I've never had the ambition to write a book, but I write many stories that get published, and I have an arsenal of reprints that get published as well. I make a nice extra income with my writing. Tully, the publicist from HCI Books, who publish the Chicken Soup books, called my local newspaper in early June, about my story in the Tough Times, Tough People book and they did a front page spread on me. And you know what? I am sorry it happened. Now I can't even go to town anymore without people recognizing me, and I don't like it one bit, even though it's only on a small scale in a small town! Of course, to a book author, publicity is important, I guess, but I certainly would never go as far as you suggest, and spend thousands, to get a pittance.
Now, aren't you lucky though? You're already attractive and won't need to do anything but smile, when your book comes out.
Elizabeth Bradley says
Oh poo! What you say may be true, but I have NEVER read and enjoyed a book because the author was beautiful. I love certain books because the words were beautiful. Then again, I have never read anything written by Hiedi Klum, or Suzanne Somers either. I prefer well-written fiction.
I'm reminded of the movie "Places in the Heart", when the blind character played by John Malkovich asks the character Sally Fields plays just what she looks like, and she responds with, "I'm okay."
Our society is so focused on one certain kind of beauty. I know many older people that are gorgeous, without the help of botox, or face lifts, or any of that.
Would publishers turn down Pat Conroy's latest book because he's put on weight? Would they turn down Stephen King? What about Anne Rice? (She used to be enormous and is now thin.) Jennifer Weiner has been successful and she certainly doesn't look like Candace Bushnell.
Let's hope it hasn't come down to this. It would be a sad day when authors are judged by the same yardstick as sit-com stars.
I'm just talking about the media here, as expressed in an article I read.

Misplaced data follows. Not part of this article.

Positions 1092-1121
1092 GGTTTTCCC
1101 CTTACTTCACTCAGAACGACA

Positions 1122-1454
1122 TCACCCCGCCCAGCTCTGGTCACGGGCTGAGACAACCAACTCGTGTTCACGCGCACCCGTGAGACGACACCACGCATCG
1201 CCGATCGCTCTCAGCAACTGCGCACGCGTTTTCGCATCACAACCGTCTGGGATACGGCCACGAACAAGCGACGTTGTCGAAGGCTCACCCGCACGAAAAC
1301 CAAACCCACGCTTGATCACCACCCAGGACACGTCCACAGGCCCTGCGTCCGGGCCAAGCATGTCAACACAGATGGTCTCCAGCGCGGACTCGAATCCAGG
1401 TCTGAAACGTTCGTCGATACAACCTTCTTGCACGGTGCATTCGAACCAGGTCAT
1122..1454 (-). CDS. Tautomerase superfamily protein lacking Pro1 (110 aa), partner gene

Please don't go to the cliff or the bridge. I want to see your expat tales in print. I love reading them on your blog.
I don't read a book based on the author's looks either. Most of the time I never see their face anyway.
However, perhaps there's some truth to those who get media coverage and those who don't. Need to start paying more attention to that.
I thought most people knew you in town already. Do they come up and ask you for autographs? Thanks for your comment, and I am happy for you, that your stories are published.
I'd say you've got the looks, not to mention the talent to take you wherever you want to go. I look forward to saying "I knew her when", or at least "I read her blog when".
Although I am just an aspiring writer, I'm too old and fat to really care one way or another. I think I would just use a picture of some unknown actress from the 1950's and be done with it. I do not intend to write a book; just stories that hopefully entertain.
It is sad how we judge and are judged on appearance. Think of all of the gifted people out there who have so much to offer, but don't look like they came out of a "sitcom!"
Your expense list looks very similar to an actor's expense list. One has to be independently wealthy in order to pursue a career!
Good post. I'm going to check out the article.
Jungle Mom says
I'm sure it's true. Too bad, because you shouldn't judge a book by it's cover!
Frankly, I am not too surprised to read this. An ex-classmate of mine write really badly, and when I say badly, I mean BADLY – no plot, bad grammar, non-existent style – but she's not only got six books published, she makes frequent appearances at parties that make news.
She gets by because not does she ooze sex appeal, her partner is a rich entrepreneur who pays and enormous sum to a PR agency to push her.
Pathetic doesn't start to describe it.
But, while authors who are attractive may have it easier, I don't think ANYONE is going to read a book unless it is worth reading.
Thanks for the compliment. Now I can focus on continuing to improve my writing skills.
You're right, it does look like an expense list for an actor. Of course I was joking about the plastic surgery expense, but after reading the article, this is what came to mind.
So true. But that might be changing.
So funny to heat about your ex-classmate and her books. Thanks for sharing.
I do have kind of celebrity crushes on my favorite authors. I confess. But I would be enamored no matter how ugly they were.